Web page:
In one sense, I can answer these questions in the affirmative. All of the congregations to which I have belonged and which I have served helped to inform, shape and strengthen my faith. I know of more circumstances than I can number in which church communities have come to the aid and support of persons in desperate need. The church in which I grew up recognized and employed the gifts of a young man with learning impairments, enabling him to become a valued member of the community rather than a “social problem.” My fieldwork church successfully incorporated the poor, the homeless and persons with disabilities into its mission and ministry to the community. The congregations I have served over the years all have engaged faithfully in witness, service and advocacy. I know that our churches have been instrumental in forming the faith and character of many individuals who have taken their discipleship into the heart of their work and their communities. There is much that I can point to within the ELCA and its congregations with pride.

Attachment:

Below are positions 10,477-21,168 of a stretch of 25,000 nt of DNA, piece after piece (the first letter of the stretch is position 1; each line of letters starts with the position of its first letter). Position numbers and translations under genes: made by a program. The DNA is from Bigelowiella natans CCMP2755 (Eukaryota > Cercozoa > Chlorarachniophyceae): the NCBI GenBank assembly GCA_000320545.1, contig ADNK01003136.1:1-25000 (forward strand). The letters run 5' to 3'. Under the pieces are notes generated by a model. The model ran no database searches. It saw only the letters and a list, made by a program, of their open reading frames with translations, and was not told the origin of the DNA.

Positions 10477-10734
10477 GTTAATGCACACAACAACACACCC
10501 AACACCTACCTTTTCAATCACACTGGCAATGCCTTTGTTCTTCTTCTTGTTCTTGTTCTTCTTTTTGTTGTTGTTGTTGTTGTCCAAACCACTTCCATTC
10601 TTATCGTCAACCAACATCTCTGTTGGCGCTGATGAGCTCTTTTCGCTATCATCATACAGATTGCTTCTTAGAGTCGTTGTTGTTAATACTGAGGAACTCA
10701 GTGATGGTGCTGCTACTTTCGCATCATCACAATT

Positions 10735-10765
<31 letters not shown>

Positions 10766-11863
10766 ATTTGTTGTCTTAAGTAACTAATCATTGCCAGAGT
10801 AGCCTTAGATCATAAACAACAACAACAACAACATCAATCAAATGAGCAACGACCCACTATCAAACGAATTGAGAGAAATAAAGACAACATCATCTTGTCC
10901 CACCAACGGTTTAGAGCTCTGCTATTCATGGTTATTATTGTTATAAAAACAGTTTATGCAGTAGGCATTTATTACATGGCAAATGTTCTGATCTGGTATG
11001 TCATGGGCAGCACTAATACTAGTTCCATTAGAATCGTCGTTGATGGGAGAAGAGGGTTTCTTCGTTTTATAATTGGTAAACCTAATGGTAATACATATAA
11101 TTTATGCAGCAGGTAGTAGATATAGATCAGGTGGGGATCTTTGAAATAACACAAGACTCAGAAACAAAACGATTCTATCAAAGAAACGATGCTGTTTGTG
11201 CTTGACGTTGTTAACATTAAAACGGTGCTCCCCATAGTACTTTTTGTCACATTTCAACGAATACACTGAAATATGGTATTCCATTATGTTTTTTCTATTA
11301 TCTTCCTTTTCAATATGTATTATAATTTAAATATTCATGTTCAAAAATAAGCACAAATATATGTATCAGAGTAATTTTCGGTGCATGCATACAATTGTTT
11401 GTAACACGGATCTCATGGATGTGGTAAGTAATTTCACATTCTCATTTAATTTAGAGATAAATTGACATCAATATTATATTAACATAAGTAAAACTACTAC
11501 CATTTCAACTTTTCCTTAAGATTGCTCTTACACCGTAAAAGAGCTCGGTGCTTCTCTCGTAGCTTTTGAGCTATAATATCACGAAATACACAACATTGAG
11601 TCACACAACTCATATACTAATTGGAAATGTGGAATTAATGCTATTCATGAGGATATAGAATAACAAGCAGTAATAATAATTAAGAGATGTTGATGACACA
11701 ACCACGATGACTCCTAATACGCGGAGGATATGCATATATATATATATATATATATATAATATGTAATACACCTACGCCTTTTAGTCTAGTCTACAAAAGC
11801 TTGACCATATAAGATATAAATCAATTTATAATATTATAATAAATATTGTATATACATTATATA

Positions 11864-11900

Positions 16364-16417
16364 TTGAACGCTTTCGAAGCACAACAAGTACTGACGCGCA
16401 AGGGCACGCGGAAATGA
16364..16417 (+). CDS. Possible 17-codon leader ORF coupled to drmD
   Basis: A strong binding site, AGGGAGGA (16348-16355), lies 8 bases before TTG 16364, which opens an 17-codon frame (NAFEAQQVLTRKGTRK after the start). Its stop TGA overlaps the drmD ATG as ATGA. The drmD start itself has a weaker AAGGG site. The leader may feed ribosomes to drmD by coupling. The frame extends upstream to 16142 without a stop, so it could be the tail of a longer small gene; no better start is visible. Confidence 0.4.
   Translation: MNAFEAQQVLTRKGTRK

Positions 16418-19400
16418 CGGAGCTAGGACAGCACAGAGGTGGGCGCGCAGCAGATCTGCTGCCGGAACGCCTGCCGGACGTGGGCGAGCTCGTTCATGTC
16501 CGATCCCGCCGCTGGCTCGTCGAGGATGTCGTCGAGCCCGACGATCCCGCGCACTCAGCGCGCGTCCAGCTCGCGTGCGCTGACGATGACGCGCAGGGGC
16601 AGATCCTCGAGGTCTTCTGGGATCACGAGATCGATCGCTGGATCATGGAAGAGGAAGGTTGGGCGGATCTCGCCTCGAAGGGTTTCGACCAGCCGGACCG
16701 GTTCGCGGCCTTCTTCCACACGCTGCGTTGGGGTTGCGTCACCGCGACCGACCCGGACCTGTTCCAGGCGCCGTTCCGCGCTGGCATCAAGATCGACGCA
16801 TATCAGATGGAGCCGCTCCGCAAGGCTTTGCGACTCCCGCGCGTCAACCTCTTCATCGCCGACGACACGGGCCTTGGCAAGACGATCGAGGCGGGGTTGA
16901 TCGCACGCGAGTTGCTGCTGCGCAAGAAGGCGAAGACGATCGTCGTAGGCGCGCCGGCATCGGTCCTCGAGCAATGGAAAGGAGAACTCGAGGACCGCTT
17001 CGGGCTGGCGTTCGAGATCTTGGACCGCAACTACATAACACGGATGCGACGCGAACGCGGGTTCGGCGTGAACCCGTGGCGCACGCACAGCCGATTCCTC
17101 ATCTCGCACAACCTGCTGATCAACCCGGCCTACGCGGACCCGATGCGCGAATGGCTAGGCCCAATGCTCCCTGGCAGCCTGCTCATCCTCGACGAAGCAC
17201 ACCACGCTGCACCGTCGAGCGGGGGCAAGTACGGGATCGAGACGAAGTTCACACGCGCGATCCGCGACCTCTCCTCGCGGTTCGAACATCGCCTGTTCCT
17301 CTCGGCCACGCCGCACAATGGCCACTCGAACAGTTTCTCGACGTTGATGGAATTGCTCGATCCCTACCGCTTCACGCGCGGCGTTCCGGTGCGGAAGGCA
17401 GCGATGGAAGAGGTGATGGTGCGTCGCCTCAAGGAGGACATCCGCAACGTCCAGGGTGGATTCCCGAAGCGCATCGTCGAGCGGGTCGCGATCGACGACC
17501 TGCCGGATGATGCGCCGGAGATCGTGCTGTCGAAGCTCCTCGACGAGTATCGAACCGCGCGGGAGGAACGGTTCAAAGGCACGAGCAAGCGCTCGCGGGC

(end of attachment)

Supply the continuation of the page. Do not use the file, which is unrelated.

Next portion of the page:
But that isn’t the whole story. It sometimes seems that these examples of faith active in love are the exception rather than the rule. On the whole, I fear we have done a piss poor job of forming disciples proficient in their understanding of our faith and equipped for the work of ministry. That is largely because we have created an ecclesiastical culture based on the model of a voluntary association providing services to its members. I attend church more or less regularly and contribute more or less generously (most likely less). In return, I am entitled to have my children baptized, confirmed and married. I am assured of pastoral care and visitation when needed and burial services when my time comes. Heaven, of course, is also an added benefit. Furthermore, because the church is all about me, my needs and my wants, I am free to switch my membership whenever my nose gets put out of joint or another congregation offers me a better deal. Teaching, reproof, correction and training in righteousness (II Timothy 3:16) is not a part of the transaction. Indeed, in our American culture of rugged individualism, where “nobody has got the right to tell me how to live my life,” these things are likely to be resented.